To Catch An Angel – 2010 International Airshow – Punta Gorda, Florida

When you sign up to be a “pro” photographer, no one tells you about the “perks” that come with the job. A couple of years ago one of our clients called and asked if we would photograph the air show. The headliner…The Blue Angels. There was one stipulation, be ready to go up with them!

Some people may find this the greatest opportunity known to aircraft buffs and other may find this to be their biggest nightmare. Those of you who know me, know that I’m not right. I think I was dropped on my head at birth. That’s ok, I like doing crazy stuff like this. Needless to say, I was ready to go two weeks before the show sitting in my office with a diaper on and barf bag in hand. I’ll let that visual set in for a moment…

A week before the show, you have to go to a “Media” meeting and get “qualified”. What this means in English is that you stand up and tell everyone where you are from and you get your comp tickets and parking pass.

A week later, on a Friday we showed up at the gate ready for anything (still with the diaper and barf bag in hand). This day serves a couple of purposes. First, there were kids there from the Make-A-Wish foundation. It was great to see these kids out of the hospital and were able to enjoy a day at the airport with the famous Blue Angels. I’m sure that these kids will never forget that experience. The other reason for showing up on Friday is for the Media to interview the pilots and get rides. Since there were limited people allowed there, we were able to get nice clean shots of the static displays. This is great as you can walk right up to them and get some nice detail photographs without any “obstructions” a.k.a. people.

We photographed the static displays and the practice airshow was ready to start. To keep everyone’s interest at these type of events, the Blue Angels go last. In the beginning I was photographing some of the acrobatic pilots. These were a prop driven aircraft. I had to balance my shutter speed to keep the aircraft sharp but, not freeze the propeller. I ended up shooting 1/160 at ISO 400 at f/5.6. It was a bit overcast, this is why I ending up shoot at ISO 400. Here’s a tip that worked for me, take the longest lens that you have. In this case I used a 80mm-400mm lens. This was very versatile for what was going on in the air. At the 400mm end, you are able to reach out and grab just about anything you want. Also, I was using this lens on a APC sensor body so I was actually getting 600mm. Not bad. All of the other acts were finished and it was time for the Angels.

Everyone was prepping for the demonstration/practice flight. Here’s the kicker, my number didn’t come up this time so I wasn’t going to be going up. The superintendent of the school system got to go up for their practice run. I must have look really embarrassing standing there with diaper and barf bag in hand with those big eyes like when my Golden wants a treat. Oh, well may be next time.

Here’s another tip, if you are even interested in doing something like this, go the day before and practice even if it’s from the parking lot! These guys are moving at 650 mph! There are times that they push it to 700 mph but, that have to be careful not to blow out every piece of glass in the joint. The settings that I was using before were not going to work at all. Time to regroup and think this through. Since it was a little overcast, I had less light to help with with this. I cranked up the ISO to 800. I also used 1/1000 at f/5.6. These guys don’t have any propellers to worry about, I figured why not crank up speed? This ended up being a winning combo.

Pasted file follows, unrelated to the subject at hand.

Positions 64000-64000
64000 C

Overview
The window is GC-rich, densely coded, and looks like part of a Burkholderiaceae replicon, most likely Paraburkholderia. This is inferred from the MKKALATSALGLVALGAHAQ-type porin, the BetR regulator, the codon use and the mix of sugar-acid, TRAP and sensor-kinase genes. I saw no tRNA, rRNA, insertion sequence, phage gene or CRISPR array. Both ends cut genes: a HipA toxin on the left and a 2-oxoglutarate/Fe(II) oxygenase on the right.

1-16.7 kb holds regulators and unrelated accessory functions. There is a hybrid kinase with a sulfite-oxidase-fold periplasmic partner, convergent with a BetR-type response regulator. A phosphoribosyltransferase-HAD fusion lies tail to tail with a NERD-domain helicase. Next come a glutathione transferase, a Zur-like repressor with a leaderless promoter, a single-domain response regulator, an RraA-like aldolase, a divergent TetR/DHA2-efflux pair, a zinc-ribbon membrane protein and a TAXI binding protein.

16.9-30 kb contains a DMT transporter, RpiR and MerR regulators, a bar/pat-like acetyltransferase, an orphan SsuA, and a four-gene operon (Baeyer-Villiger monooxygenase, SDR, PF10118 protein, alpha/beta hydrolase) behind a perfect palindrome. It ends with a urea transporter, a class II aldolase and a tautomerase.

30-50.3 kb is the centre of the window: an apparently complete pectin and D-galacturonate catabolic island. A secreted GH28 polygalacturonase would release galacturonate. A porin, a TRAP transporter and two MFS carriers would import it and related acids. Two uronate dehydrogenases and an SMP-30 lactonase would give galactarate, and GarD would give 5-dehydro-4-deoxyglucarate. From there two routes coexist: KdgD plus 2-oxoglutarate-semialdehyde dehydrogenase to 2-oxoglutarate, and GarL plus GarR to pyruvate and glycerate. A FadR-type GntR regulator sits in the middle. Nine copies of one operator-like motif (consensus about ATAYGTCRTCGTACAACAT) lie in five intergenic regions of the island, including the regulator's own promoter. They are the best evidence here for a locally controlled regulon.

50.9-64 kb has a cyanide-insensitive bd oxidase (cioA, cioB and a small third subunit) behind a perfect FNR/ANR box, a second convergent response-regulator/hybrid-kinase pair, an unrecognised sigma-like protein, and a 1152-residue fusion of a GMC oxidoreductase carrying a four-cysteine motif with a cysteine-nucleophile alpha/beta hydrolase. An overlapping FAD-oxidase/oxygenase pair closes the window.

I usually shoot RAW about 99% of the time however, with the camera on continuous, I was only getting 2.5 frames a second. This was not fast enough. I changed the camera for a large, fine JPG and I was now getting 10 frames a second. This proved to be much better. On a empty four gig card, I had room for 350 images. I had ten cards. During the show I felt like I was in WWII. I was shooting as fast at the camera would go and when the card got close to full I would throw the card out the side and reload the “magazine”. By the end of the show I used all ten cards!

I came home that Friday night and emptied all of the cards and backed up everything. Then I formatted the cards and was ready for the next day. The advantage that I had on Saturday is that I had already practiced my “panning” technique so I could get a steady shot. Also, I knew the layout of the show. At the end of the day, I had ten full cards again. I was ready to go home as standing for eight hours on the flight line will take it out of you.

When I had a chance to go through all 4,000 photos, I was left with about ten that I was really happy with. The one featured above was the gold nugget in the bunch. This is where they do the “roll reversal” at show center. I had focused on the jet coming from show center right and panned him all the way in. That is why he is sharp and the one right behind him is blurry. I was really ecstatic about getting this shot. It only took 60 frames to get this one photo.

My advise…
Go the day before and practice. Take lots of cards and shoot many, many photos. Yes, you will be throwing quite a few away but, the ones that you do keep will be real winners. As I mentioned before, take a long lens and shoot in continuous. People may laugh but, you will end up with the shot.

Until next time…



  1. Flyin’ Out | Spencer Pullen Photography and Training - [...] How I photographed this photo… Since I was going to be dealing subjects that were going to be out…
  2. Taking One For The Team | Spencer Pullen Photography and Training - [...] lens to reach out in the middle of the arena to catch the action. I set this up as…

Submit a Comment

Your email address will not be published. Required fields are marked *